The joys of having a chain driven bike means I need to carry chain lube on bike trips to ensure that it lasts as long as possible (I don’t have a Scottoiler fitted). I use the Wurth Dry Chain Lube, and try and carry a small 150ml tin so it doesn’t take up all the room in my luggage. As far as tools go, we carry a selection between us including allen keys, screwdriver and bits, and the like. Along with that we carry a tyre repair kit and a small air compressor in a pouch (like this one) that runs off the bike. Of course, we also have cable ties and Gorilla Tape on hand, which almost always get used, you just never know when you might need to stop something falling off…
It’s fair to say that a week in the UK doesn’t really warrant needing a huge toolkit as we can use our breakdown cover if we really needed it, but it’s good to be at least a bit prepared. We’ve got our eyes on the Motion Pro trail tool for future trips, as it’s small and neat – have you got one, is it worth the price?
Finally, in this panier, I pack my iPad and headphones. Definitely a luxury item, but it is much easier to plan routes, check hotels, find places to visit etc on an iPad than it is on a phone. And, of course, I also use my iPad to edit photos, and it’s ideal for watching films or box sets on in the evenings if it’s dark and wet and there’s nowhere else to go. Another reason to do washing half way through a trip!
Quick Access Essentials
I keep a small rucksack in my top box with my essential items, that I can quickly grab as and even I need them, and also pick up to carry with me if we go wandering away from the bike. This includes my water bottle, baseball cap, charger block and cables, notebook and pen, wallet, and handful of snacks (always carry snacks!), that kind of thing.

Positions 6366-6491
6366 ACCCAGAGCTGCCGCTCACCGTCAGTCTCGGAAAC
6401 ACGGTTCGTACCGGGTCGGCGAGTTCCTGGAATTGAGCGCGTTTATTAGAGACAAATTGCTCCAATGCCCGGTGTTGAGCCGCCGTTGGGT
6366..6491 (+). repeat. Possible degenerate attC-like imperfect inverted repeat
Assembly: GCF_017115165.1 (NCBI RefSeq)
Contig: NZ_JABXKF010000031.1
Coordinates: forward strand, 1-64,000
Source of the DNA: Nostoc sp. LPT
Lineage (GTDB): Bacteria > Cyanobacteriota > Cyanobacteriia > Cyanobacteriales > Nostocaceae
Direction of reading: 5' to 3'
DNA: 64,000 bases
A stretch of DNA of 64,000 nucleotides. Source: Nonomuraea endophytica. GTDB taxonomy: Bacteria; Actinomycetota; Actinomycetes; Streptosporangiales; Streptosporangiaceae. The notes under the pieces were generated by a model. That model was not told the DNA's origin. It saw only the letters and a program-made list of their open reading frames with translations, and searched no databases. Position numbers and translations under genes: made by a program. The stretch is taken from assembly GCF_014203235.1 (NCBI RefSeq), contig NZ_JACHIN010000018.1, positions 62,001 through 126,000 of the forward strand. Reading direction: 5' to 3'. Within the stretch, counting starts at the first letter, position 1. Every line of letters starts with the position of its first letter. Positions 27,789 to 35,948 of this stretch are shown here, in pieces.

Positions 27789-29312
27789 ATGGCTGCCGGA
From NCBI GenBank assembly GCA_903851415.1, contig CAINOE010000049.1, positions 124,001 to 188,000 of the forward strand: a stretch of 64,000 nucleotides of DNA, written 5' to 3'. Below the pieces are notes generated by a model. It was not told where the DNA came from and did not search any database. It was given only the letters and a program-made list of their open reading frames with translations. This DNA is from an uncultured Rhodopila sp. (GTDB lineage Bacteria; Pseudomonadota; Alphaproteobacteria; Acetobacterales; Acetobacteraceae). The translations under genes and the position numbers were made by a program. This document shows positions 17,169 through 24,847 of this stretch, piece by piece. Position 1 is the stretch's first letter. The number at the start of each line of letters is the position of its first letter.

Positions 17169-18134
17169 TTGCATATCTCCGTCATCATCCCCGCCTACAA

In that handlebar bag I mentioned at the beginning I carry my wallet, phone case and cable (so I can charge when riding), spare earplugs, hand sanitiser (even before covid…), my sunglasses case, and any documents or route notes I might need for day. I don’t have tank bag, I’m short and I find they get in the way, and so that handlebar bag is where I put anything I might need on-the-road.
And I think that’s about it. As you can see, I don’t pack very much at all, I’ve learnt over the years that I just don’t need to carry a whole bunch of stuff to have a good time on a road trip. Or maybe you think I over pack and need to sort that out?!
Do you road trip by motorbike? I’d love to hear what you take with you. Give your hints, tips and advice in the comments below.